Oakland to Palestine Solidarity Mural

The Oakland Palestine Solidarity Mural adopts the image of the tree as a central motif and global visual signifier of life and resilience to link seemingly disparate issues and distant locations. Spanning 157 feet and reaching 22 feet high, the mural is comprised of nine separate panels, where each artist or team has painted his or her own interpretation of a tree to address social and political issues. These issues include the shared histories of colonization, environmental exploitation, internal exile of indigenous peoples, resilience and resistance to these injustices. The result is a stunning public tribute to the human spirit and its unassailable right to thrive in spite of political oppression and injustice–wherever it is taking place in the world.

The twelve participating artists come from a wide array of backgrounds, ethnicities and cultures. They include from left to right, Nidal El Khairy (Palestinian); IROT (Native American); VYAL (Chicano-Native American); Emory Douglas (African American); Chris Gazaleh (Palestinian American); Erin Yoshi (Japanese American); Deadeyes (African American); SPIE (Asian American); Susan Greene (Jewish American); Dina Matar, who is participating virtually (Gaza); with support from Fred Alvarado (Latino American) and text by Miguel Bounce Perez (Chicano-Pacific Islander American).
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South Africans recall their own history during Israeli Apartheid Week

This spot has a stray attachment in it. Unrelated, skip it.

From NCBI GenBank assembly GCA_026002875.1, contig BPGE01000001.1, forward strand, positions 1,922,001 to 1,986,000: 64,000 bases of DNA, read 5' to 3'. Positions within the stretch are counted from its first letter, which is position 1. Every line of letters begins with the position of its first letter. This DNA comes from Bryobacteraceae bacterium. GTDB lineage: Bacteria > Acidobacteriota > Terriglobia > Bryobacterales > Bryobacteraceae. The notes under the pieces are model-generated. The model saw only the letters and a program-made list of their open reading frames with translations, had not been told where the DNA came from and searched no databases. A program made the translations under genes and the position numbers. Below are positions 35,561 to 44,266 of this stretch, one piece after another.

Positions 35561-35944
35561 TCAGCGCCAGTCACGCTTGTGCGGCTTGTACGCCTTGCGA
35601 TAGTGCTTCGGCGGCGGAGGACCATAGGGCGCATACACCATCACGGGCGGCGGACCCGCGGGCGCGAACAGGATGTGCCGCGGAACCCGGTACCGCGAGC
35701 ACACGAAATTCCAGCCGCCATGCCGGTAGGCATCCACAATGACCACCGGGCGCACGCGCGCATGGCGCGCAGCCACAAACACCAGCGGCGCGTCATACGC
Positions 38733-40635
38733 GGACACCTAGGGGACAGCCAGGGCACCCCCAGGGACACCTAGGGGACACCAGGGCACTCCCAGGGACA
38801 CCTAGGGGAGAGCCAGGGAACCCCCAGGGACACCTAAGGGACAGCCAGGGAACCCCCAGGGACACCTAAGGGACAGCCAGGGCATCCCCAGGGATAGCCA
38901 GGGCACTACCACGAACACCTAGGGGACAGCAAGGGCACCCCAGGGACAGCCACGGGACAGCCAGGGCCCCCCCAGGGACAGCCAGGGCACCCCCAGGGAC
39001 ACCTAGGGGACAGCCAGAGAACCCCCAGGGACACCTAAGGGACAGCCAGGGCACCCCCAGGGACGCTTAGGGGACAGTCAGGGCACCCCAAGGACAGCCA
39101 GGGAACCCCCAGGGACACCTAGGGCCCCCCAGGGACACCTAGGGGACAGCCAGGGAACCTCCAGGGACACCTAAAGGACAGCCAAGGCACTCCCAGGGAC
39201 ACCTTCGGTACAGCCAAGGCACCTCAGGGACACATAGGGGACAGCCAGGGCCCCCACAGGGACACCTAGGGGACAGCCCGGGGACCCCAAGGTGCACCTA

Geneva,26 March 2012

In Johannesburg, a graffiti artist helped promote this year’s Israeli Apartheid Week. (Minhaj Jeenah / BDS South Africa)

This year’s Israeli Apartheid Week in South Africa created a buzz nationwide. BDS South Africa and other Palestine solidarity groups teamed up with trade unionists, political parties, student bodies, churches, youth organizations and activists in Gaza to reach out to a wide audience. Organizers used various means to inspire broad-based support for boycott, divestment and sanctions activism.

Huge billboards were put up to announce Israeli Apartheid Week. Durban-based GangsOfGraffiti inspired fellow street artists and graffiti writers to participate by creating works with “Free Palestine” as the theme. On walls in several cities, artwork appeared in support of IAW and boycott activism. In thirteen towns around the country, the film Roadmap to Apartheid was screened, including all major cities and in Soweto (“National film tour, 5-11 March 2012,” BDS South Africa ).

According to an article in The Jerusalem Post, the Israeli “Public Diplomacy Ministry” had sent a delegation to South Africa to “battle the apartheid label,” but Israel’s messengers did not succeed in changing the perception held by many South Africans that Israeli apartheid is similar to apartheid in South Africa (“Envoys to fight Israel Apartheid Week on campus,” 19 February 2012).

Fatima Gabru of the Palestine Solidarity Forum qualified the public relations exercise as “a stalling technique so that they [Israel] can continue with what they are doing: throwing Palestinians off their land, building walls, continuing human rights abuses” (“South Africa highlights Israeli apartheid,” Press TV, 9 March 2012). Continue reading

Occupy Movement to challenge the Israel Lobby

‘Occupy AIPAC’ to take on lobby’s legions in ‘business attire’

by , Mondoweiss,  January 11, 2012

This spring, Move over AIPAC will mobilize as “Occupy AIPAC,” returning to Washington D.C., to protest the Israel lobby’s national conference. AIPAC is known for strong-arming Congress into giving $30 billion to Israel over the next decade. This year it is promising to crank-out “thousands” of “business attire” political soldiers to increase funding for Israel, despite a U.S. recession.